Women In CombatThe idea of women in combat is not unusual anymore.
Although American womenhave, for a long time, served as nurses, and as other roles during wartime, theywere not officially enrolled in the armed forces until World War I. “Duringthis time women served as clerks and secretaries, some being assigned totranslation, recruitment, and other tasks which were usually assigned to men”(Wekesser, 2). The women were not given rank or benefits, and after the war wasover they were not allowed to remain in the military. More than 350,000 womenserved in World War II. During this war, the military once again encouraged therecruitment of women. They established the Women’s Army Auxiliary Corps (WAAC),the Navy Women’s Reserve, and the Marine Corps Women’s Reserve.Order now
Any of thewomen in these organizations were given benefits and military rank. “As inWorld War I, the women served as clerks, secretaries, . . . ” (Wekesser, 2). “In 1948, a congressional law banned women from direct combat” (Wekesser,3).
They were not allowed in any jobs that were viewed as hazardously close tocombat, where the risk of capture is high. Until the late 1960’s, the statusof women in the military remained unchanged. It was then when the armed forcesbegan to open up more positions for women. The first women generals in Americanhistory were appointed in 1970. By 1976, military academies were beginning toopen their doors to women. By the end of the 1970, all of the women’sorganizations were discontinued; women and men were officially integrated withthe military.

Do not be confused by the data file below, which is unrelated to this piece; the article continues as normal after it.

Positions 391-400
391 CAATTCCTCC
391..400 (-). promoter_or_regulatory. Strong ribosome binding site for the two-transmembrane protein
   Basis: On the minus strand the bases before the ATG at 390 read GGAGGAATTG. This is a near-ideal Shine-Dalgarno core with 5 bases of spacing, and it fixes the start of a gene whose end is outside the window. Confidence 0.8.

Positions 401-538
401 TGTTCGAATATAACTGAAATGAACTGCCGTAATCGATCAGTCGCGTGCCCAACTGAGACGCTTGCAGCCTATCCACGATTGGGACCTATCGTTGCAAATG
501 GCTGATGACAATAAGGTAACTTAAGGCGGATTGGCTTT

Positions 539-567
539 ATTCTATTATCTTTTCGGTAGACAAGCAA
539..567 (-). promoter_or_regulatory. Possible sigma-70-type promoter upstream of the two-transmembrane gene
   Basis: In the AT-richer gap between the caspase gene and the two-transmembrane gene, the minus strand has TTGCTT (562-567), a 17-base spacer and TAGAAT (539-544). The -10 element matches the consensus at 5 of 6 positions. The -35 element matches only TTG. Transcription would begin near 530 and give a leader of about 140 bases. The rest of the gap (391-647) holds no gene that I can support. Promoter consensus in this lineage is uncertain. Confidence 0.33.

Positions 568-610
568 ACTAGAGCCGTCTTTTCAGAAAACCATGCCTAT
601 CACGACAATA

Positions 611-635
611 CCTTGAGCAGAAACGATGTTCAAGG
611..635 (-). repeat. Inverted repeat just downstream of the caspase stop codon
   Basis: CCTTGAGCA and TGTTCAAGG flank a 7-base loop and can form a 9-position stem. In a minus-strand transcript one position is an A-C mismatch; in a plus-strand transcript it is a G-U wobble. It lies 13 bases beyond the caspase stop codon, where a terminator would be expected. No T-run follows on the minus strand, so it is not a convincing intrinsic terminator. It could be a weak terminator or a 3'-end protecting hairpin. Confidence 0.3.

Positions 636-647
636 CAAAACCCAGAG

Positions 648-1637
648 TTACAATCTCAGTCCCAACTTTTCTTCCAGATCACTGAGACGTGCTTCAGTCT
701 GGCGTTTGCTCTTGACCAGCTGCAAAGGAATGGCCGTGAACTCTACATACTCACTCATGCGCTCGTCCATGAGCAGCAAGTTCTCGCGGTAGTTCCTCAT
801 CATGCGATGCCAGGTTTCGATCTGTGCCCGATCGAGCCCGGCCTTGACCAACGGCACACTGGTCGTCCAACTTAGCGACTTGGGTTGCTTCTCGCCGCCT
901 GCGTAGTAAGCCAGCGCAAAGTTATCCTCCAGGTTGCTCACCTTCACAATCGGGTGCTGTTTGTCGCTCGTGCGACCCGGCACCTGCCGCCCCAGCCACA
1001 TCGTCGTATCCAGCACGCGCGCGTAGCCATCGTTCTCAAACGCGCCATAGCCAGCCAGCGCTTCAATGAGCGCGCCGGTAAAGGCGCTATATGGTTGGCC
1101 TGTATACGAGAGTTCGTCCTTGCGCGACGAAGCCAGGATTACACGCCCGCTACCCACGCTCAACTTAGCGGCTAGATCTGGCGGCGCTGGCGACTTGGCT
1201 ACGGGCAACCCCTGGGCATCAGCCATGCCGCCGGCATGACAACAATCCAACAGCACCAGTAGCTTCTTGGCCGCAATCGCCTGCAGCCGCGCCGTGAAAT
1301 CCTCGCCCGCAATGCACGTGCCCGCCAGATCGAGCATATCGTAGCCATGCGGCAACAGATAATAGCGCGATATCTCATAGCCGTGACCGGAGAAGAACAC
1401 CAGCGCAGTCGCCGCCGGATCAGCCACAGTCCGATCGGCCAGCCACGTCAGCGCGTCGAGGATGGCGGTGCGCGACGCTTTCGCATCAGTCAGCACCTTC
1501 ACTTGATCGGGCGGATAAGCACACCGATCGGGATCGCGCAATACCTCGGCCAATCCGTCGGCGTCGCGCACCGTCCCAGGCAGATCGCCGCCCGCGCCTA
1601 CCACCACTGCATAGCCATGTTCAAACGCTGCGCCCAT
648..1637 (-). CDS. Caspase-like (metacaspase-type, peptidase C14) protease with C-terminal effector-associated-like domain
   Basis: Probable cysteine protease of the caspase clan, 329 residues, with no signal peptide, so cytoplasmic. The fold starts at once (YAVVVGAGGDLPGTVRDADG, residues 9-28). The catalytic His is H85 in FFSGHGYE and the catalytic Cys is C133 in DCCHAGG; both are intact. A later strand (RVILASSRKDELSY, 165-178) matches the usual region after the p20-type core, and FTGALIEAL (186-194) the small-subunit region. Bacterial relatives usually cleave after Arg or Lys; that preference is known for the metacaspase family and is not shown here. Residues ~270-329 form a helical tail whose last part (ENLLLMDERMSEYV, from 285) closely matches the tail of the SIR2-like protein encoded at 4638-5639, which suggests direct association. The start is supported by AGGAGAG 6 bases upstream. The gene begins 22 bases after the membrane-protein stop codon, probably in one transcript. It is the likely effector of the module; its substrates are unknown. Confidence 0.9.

During the Persian Gulf War, women were sent to the Middle East to”fly helicopters, service combat, refuel tankers, and load laser-guidedguns” (Johnson, 31). They were assigned to battleships, aircraft carriers, andmarine support groups. Their performance has led the world to realize that womenare extremely useful in combat, and “they brought home their changing role inthe military” (Priest, AO1). “In 1994, the Defense Department ordered allthe services to open up thousands of combat-related support jobs to women”(Priest, AO1). Today women represent more than fourteen percent of the Army’s495,000 soldiers (Newman).
The times have definitely changed over the years, andmuch more will probably come. Who knows what lies ahead?BibliographyJohnson, Julie. “The New Top Guns: In the wake of Desert Storm, the Senateclears women pilots for combat. ” Time 12 Aug. 1991: 31.
Newman, Richard J. “Army Sex Ed. 101. ” U.
S. News 11 Aug. 1997. Priest, Dana.
“In a Crunch,Ban on Women Bends. ” Washington Post 30 Dec. 1997: AO1. Wekesser, Carol, etal.
Women in the Military. Greenhaven Press, Inc, 1991.